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|Nguyen Canh Tinh, acting CEO of VIMC, addressing the meeting to review 2018|
VIMC on January 15 held a meeting to review its 2018 performance and set tasks for 2019, with higher targets in profit and volume of goods shipped.
According to Nguyen Canh Tinh, acting CEO of VIMC (previously Vinalines), the company aims to make a profit of VND711 billion ($30.9 million), up nearly 95 per cent from 2018, while the volume of goods shipped via ports will reach 107.8 million tonnes, up 11.6 per cent on-year.
The giant, however, lowered the targets for revenue to VND12.71 trillion ($552.6 million), and the volume of the shipping business to 17.6 million tonnes amidst the difficulties forecast in the shipping market and unpredictable global market changes.
VIMC aims to expand its target customer base with members of the top ten shipping lines, as well as Vietnam and the region’s biggest groups.
Last year, the giant made a revenue of nearly VND14 trillion ($608.7 million), up 2.6 per cent on-year. Its total profit reached VND365 billion ($15.87 million).
During the year, its shipping volume reached 26.7 million tonnes, up 24.5 per cent against the full-year target, while the volume of goods shipped via VIMC ports rose by 9.4 per cent on-year to 96.6 million tonnes, making up 18.3 per cent of the country’s total volume.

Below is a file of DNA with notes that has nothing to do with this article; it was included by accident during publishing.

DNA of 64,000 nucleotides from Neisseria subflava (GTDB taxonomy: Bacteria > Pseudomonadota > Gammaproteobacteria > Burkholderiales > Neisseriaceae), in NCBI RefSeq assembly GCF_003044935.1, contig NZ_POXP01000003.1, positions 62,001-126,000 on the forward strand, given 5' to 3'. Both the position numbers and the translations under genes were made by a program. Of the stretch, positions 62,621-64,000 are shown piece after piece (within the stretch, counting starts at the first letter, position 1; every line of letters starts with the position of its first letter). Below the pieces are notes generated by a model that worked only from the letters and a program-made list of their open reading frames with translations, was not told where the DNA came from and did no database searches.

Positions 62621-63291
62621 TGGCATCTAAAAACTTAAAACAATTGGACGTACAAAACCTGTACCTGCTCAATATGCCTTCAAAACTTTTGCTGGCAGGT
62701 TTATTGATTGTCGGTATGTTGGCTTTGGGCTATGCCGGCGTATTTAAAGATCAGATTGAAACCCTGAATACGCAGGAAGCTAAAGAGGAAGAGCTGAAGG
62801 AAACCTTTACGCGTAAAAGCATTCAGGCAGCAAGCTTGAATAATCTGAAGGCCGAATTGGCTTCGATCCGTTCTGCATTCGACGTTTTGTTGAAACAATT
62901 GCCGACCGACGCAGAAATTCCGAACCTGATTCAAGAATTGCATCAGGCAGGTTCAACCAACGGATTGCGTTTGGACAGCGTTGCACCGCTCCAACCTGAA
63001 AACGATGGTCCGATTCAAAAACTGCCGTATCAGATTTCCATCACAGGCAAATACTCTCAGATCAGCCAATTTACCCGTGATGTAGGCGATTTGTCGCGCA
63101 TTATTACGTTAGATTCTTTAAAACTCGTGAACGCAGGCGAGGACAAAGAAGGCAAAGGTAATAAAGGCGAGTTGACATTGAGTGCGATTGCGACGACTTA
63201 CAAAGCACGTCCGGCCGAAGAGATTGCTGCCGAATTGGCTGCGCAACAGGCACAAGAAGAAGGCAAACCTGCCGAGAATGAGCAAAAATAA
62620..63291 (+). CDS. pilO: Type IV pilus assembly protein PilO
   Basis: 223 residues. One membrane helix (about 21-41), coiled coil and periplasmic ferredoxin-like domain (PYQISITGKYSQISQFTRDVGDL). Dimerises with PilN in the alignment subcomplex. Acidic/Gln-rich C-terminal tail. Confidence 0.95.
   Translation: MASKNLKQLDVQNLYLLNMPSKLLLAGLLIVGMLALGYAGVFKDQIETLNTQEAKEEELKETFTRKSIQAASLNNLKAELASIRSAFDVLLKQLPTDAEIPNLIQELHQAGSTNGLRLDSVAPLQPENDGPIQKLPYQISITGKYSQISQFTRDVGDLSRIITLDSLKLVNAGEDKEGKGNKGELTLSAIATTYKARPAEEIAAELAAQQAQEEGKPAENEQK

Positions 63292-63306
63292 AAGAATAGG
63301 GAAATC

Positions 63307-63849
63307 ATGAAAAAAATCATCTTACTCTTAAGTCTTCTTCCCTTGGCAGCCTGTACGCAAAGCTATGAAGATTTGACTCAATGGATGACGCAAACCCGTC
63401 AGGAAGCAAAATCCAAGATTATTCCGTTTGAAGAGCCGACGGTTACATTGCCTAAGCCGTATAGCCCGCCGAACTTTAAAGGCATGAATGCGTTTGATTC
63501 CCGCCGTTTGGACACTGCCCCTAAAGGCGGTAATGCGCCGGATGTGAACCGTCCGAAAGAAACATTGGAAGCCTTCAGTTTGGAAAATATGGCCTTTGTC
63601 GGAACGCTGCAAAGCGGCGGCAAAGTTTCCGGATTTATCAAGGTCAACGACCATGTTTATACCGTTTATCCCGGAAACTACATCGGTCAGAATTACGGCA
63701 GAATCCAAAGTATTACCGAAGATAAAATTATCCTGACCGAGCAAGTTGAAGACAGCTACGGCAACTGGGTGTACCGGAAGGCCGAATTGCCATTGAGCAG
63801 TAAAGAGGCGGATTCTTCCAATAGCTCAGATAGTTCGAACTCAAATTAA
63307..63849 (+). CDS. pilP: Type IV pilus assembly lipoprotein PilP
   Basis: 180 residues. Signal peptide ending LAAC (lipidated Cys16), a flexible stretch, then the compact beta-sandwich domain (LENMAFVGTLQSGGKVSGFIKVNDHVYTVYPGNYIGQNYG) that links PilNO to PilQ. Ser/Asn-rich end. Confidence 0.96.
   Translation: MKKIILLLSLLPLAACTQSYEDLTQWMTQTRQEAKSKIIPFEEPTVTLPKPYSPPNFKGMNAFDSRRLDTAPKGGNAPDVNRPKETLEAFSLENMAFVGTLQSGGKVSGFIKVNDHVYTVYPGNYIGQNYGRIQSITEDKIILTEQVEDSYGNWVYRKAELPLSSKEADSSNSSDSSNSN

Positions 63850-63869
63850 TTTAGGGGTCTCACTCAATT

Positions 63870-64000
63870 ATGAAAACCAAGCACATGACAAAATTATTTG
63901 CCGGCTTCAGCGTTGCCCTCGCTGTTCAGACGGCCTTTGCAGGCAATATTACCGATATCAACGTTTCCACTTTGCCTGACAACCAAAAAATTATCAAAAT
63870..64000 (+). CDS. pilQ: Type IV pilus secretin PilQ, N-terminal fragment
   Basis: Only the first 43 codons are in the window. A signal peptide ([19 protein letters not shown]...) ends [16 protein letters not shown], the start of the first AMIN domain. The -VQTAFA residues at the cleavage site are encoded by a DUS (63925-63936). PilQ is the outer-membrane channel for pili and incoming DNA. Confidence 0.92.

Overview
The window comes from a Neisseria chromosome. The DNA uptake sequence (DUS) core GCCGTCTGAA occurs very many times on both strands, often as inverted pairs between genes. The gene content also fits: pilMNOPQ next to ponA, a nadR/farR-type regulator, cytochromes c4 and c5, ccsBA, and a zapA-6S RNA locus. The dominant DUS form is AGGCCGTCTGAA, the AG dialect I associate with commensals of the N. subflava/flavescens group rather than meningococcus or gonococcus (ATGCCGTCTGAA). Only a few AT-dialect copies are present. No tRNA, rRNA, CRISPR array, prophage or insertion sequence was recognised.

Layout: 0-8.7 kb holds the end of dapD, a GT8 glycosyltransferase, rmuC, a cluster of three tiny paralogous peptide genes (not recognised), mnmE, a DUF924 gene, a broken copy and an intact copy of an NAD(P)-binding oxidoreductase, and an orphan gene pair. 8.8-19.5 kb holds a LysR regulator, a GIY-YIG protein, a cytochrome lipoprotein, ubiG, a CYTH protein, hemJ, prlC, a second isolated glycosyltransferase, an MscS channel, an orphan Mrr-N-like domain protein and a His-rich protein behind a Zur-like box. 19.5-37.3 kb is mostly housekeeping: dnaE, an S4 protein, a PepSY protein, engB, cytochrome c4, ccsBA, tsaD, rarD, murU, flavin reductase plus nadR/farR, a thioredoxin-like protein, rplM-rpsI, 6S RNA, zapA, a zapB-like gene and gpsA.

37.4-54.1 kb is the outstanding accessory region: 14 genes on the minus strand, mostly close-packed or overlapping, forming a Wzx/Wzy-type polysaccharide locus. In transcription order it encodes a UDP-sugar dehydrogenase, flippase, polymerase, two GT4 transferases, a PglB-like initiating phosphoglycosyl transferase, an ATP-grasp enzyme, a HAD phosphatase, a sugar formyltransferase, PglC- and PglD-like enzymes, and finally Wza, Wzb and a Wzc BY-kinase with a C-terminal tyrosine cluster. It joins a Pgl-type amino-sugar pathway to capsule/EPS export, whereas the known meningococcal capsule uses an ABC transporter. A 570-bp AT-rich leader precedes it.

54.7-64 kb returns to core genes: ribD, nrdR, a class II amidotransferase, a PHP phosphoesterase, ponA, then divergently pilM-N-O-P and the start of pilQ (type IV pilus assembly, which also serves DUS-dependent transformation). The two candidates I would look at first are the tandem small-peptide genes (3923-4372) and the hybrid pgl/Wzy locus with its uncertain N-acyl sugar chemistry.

As of December 2018, VIMC had 15 port operators, including four joint venture ports with foreign partners. It had 72 piers with the total length of 12,591 metres, making up 26.4 and 20 per cent of the country’s total number of piers and length, respectively.
Regarding investment activities, Tinh said that the corporation completed the investment and put into operation several ports, including the second phase of the Tien Sa Port project, Vinalines Hau Giang Port, and others.
The giant is developing other projects, including Vinalines Dinh Vu Port, Saigon-Hiep Phuoc Port, and container terminals No.3 and No.4 at the Lach Huyen International Gateway Port project.
In 2018, the company also fast-tracked the divestment of loss-making units and boosted international cooperation with foreign shipping lines, including Maersk, MSC, CMA-CGM, Sojit, SM Lines, Cargill, and SCG.
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